Background: While there is widespread dissemination of patient navigation programs in an effort to reduce delays in cancer care, little is known about the impact of barriers to care on timely outcomes. Methods: We conducted a secondary analysis of the Boston Patient Navigation Research Program (PNRP) to examine the effect that the presence of barriers had on time to diagnostic resolution of abnormal breast or cervical cancer screening tests. We used multivariable Cox proportional hazards regression with time to diagnostic resolution as the outcome to examine the effect of the number of barriers, controlling for demographic covariates and clustered by patients' primary navigator. Results: There were 1481 women who received navigation; mean age was 39 years; 32% were White, 27% Black, and 31% Hispanic; 28% had private health insurance; and 38% did not speak English. Overall, half (n=745, 50%) had documentation of one or more barriers to care. Women with barriers were more likely to be older, non-White, non-English language speakers, and on public or no health insurance compared with women without barriers. In multivariable analyses, we found less timely diagnostic resolution as the number of barriers increased (one barrier, adjusted hazard ratio [aHR] 0.81 [95% CI 0.56-1.17], p=0.26; two barriers, aHR 0.55 [95% CI 0.37-0.81], p=0.0025; three or more barriers, aHR 0.31 [95% CI 0.21-0.46], p<0.0001)]. Conclusion: Within a patient navigation program proven to reduce delays in care, we found that navigated patients with documented barriers to care experience less timely resolution of abnormal cancer screening tests.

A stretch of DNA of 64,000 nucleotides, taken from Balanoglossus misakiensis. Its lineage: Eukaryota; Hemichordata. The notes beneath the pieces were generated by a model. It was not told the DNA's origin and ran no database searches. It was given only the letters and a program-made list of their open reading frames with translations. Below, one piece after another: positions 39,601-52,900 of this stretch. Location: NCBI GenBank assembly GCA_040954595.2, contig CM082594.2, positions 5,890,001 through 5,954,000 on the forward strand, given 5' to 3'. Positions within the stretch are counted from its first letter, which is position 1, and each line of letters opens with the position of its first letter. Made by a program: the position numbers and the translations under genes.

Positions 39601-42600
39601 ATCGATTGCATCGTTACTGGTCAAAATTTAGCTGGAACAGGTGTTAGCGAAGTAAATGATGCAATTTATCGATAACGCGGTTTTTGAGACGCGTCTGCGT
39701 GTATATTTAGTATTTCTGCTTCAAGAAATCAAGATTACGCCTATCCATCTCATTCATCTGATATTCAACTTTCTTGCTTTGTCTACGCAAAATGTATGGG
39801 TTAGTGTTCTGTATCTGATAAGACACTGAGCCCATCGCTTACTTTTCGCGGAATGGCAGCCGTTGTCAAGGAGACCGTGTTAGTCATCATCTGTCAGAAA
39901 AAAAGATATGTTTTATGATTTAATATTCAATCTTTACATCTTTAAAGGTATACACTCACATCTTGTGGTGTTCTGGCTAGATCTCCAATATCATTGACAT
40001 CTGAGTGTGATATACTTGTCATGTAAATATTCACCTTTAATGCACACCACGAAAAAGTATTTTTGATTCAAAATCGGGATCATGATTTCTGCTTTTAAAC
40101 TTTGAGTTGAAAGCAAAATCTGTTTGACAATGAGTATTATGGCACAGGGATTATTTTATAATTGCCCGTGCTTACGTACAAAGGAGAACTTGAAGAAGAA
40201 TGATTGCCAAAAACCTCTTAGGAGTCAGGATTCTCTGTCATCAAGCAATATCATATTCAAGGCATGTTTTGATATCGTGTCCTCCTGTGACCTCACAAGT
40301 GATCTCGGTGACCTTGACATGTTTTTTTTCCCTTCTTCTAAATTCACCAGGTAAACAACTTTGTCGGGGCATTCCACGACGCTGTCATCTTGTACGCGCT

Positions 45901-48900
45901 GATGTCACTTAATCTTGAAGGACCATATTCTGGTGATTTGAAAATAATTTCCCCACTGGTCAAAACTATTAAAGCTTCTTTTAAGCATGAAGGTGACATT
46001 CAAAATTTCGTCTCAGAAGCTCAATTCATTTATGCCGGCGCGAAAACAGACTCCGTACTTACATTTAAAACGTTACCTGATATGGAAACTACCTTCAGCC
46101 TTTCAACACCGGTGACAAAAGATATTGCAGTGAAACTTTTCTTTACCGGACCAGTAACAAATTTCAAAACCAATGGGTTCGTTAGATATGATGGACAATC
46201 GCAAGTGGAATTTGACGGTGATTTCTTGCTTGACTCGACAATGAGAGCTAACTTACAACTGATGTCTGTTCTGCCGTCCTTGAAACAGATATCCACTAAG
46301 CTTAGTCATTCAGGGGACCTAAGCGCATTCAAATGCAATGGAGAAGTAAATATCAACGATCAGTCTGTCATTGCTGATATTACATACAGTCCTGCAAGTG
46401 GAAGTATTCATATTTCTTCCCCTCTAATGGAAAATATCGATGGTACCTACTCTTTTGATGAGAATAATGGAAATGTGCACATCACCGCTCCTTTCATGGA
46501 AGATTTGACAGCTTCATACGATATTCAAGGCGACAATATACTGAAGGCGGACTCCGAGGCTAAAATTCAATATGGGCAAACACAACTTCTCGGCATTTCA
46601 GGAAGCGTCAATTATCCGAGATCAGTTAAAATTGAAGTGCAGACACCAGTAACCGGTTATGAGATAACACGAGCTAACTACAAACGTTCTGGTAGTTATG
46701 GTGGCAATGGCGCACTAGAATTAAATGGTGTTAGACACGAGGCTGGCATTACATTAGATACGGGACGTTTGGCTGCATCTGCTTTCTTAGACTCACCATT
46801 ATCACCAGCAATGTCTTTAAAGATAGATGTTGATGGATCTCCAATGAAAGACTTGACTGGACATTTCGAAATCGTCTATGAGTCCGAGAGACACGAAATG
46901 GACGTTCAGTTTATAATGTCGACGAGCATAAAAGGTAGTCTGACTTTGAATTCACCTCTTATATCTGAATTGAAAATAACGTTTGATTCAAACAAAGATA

ASJC Scopus subject areas